Review of Swimming to Elba by Silvia Avallone

11 Aug

Thanks to Netgalley, Penguin Group USA and Viking USA for an arc to review!

I set out reading Swimming to Elba by Silvia Avallone expecting a completely different book than it turned out to be. What I expected was a light summer read set in Italy. Well, it was set in Italy and parts of the book take place in Italy but it’s far from what I expected.

Swimming to Elba deals with two girls, Anna and Francesca, who are best friends and live in the industrial town Piombino. They’re 13 years old and it’s the summer before they start high school. The girls look like complete opposites, Anna with dark curls and Francesca with straight blond hair, but they live their lives as if they are one and have done so ever since they were little kids. This will change once the start high school because Anna is the smart one of the two and she’ll attend a different high school than Francesca. However the girls are convinced they will remain best friends and are set on enjoying their last summer before venturing into this new life. It is this summer they have discovered the impact they and their bodies have on others so they start using their looks and newly discovered sexuality to tease boys and men around their town. Both their families are far from perfect, Francesca’s father Enrico beats his wife Rosa regularly, and does the same thing to Francesca especially because he doesn’t like his daughter showing of her body and getting involved with boys. Anna’s father works at the local steel factory but when he gets fired he starts to get involved in criminal activities and disappears from their family several times. The girls find support in each other and their friendship and always dream of getting away from their town, one of their dreams to get away is to swim to Elba, the luxurious island glistening in the sun, which they can see from their side of the beach. They also dream about getting older and finally being able to take part in the enticing adult and night life of their town, which includes parties, drugs and being able to get around on a Vespa when they turn 14.

Things take a turn for the worse however when Francesca realizes that she is in love with Anna, when she confesses her feelings, the first wedge in their friendship is created and soon after they fall out of touch completely when Anna falls in love with her brother’s friend Mattia, who is much older than she is. Both girls keep thinking about each other of and on though and both girls keep dreaming of escaping the worker’s apartments in Via Stalingrado and Piombino. Anna and Francesca soon start growing up way too fast, experiencing things they are not ready for yet. Anna by getting involved with Mattia and engaging in a sexual relationship and Francesca eventually by having to drop out of school and help out at home and by trying to follow her dreams of becoming famous and getting away, which has her ending up working in the sex industry.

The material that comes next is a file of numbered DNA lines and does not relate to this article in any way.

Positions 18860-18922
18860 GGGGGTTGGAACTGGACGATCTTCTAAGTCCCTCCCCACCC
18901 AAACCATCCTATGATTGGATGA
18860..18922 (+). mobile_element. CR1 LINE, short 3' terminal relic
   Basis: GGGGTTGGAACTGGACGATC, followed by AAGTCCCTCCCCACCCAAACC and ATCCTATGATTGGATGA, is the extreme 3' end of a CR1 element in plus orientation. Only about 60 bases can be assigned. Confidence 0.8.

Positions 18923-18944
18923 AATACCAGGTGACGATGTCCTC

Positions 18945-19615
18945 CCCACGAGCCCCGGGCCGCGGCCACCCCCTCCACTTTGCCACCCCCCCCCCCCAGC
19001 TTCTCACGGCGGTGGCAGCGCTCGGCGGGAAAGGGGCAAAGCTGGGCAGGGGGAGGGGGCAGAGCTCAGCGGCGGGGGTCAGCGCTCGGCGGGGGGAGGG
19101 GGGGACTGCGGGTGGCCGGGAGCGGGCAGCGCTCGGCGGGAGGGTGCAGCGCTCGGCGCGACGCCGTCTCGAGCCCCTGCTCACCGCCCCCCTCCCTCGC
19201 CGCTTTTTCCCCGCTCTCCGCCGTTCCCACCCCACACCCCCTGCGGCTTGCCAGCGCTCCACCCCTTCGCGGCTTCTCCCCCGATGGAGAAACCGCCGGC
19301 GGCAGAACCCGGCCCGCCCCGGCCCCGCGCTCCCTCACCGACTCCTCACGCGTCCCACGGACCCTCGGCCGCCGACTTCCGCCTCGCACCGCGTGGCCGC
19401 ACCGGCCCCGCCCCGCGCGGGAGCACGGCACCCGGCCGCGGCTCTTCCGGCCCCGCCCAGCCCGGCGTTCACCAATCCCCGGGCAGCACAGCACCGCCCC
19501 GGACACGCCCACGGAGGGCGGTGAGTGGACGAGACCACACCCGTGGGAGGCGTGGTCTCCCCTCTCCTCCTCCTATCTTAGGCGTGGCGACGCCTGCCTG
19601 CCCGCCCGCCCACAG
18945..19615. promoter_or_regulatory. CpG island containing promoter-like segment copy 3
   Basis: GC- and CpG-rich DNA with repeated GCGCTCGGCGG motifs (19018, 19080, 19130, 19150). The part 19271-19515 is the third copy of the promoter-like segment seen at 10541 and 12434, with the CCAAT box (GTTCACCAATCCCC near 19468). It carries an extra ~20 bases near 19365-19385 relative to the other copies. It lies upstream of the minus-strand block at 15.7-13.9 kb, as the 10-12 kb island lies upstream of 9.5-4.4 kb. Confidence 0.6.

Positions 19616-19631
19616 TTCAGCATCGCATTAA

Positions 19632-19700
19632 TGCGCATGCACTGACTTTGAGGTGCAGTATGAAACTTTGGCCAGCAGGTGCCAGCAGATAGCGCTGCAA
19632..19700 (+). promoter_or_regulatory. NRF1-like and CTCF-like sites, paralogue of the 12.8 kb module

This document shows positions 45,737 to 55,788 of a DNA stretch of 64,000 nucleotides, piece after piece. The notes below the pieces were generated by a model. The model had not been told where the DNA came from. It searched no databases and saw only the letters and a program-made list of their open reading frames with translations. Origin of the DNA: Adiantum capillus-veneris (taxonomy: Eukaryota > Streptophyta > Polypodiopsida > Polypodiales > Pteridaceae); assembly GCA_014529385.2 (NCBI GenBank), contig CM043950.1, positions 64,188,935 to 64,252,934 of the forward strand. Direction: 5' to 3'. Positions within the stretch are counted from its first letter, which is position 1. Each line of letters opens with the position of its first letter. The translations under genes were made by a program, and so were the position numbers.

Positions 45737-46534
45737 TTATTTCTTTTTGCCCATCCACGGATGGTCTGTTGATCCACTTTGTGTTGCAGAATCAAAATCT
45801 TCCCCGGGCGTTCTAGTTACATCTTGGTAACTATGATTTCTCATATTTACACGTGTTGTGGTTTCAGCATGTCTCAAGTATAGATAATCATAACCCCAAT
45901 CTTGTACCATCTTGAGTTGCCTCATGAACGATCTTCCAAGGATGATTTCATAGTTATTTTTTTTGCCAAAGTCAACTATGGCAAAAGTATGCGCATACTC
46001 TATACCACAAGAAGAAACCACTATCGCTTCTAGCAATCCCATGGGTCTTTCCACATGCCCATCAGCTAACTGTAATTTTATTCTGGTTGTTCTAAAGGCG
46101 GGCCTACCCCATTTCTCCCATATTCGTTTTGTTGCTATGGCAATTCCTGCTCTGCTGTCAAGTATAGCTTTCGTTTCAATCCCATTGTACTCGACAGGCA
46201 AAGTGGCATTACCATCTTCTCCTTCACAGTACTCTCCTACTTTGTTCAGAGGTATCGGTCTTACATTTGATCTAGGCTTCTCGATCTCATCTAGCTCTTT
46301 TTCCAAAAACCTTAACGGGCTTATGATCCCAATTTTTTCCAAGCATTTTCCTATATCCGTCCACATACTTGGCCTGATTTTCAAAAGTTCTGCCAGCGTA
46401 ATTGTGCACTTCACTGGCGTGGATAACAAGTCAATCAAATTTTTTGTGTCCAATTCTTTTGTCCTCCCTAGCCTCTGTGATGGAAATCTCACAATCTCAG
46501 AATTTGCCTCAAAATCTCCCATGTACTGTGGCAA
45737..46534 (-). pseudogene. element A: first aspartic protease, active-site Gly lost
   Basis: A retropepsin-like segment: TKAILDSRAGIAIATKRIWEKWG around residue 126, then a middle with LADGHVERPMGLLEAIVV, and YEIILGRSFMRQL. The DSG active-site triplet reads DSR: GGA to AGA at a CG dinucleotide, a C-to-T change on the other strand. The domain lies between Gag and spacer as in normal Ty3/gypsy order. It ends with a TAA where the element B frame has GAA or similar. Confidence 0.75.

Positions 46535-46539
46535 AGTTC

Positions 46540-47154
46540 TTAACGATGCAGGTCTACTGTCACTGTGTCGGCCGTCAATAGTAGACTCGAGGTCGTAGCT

Besides Anna and Francesca we also get the bleak stories of their parents, Anna’s brother Alessio and their friends and other people living in Piombino. Nobody seems to be really happy and everybody has to deal with their own problems.

The novel is written in a marvelous style, Avallone really transports you to the locations the novel takes place in with a lot of detail, while reading you can imagine every place in your head as watching a movie and in my opinion, if an author can do that in a way it doesn’t get repetitive or feel forced, they really know their craft. Even if you have never been to Italy and don’t know a single thing about the country, you will love the style of writing because it takes you to that wonderful country. If you know the country very well, you’ll be fascinated by all the things you recognize while reading; and if you only know the more glamorous parts of Italy, it will be quite a change to see this other part of the country.

I really liked the juxtaposing of Elba, the paradise where everything seems to be better to the girls from Via Stalingrado, and Piombino with its industrial bleakness. Elba is a symbol for all the dreams the girls, and probably other people in Piombino have, a whole other world, only a ferry ride away yet still so far away.

Swimming to Elba definitely leaves you with an uncomfortable feeling at certain points and while it only gets worse in that sense towards the end, the ending of the novel itself gives a bit of hope, hope that maybe it is possible to escape the life most people seem to be living in Piombino, maybe it is possible to make something of yourself and just maybe these girls will end up doing just that, maybe they’ll even do that because they experienced so many things in that one year, and grew up so fast.

To come back to the first sentence of my review, I’m glad that this novel was not what I expected it to be, I’m glad it was not just a summer read because while not an uplifting holiday read that you can read without really thinking, and while being a book that can make you uncomfortable at times, this is a novel you shouldn’t miss out on. It’s an outstanding coming of age story of two girls that are unsympathetic at times yet at other times you feel immensely sad for them and what they are going through. Moreover, the prose is simply astounding and I’ll be looking forward to reading more by Silvia Avallone.

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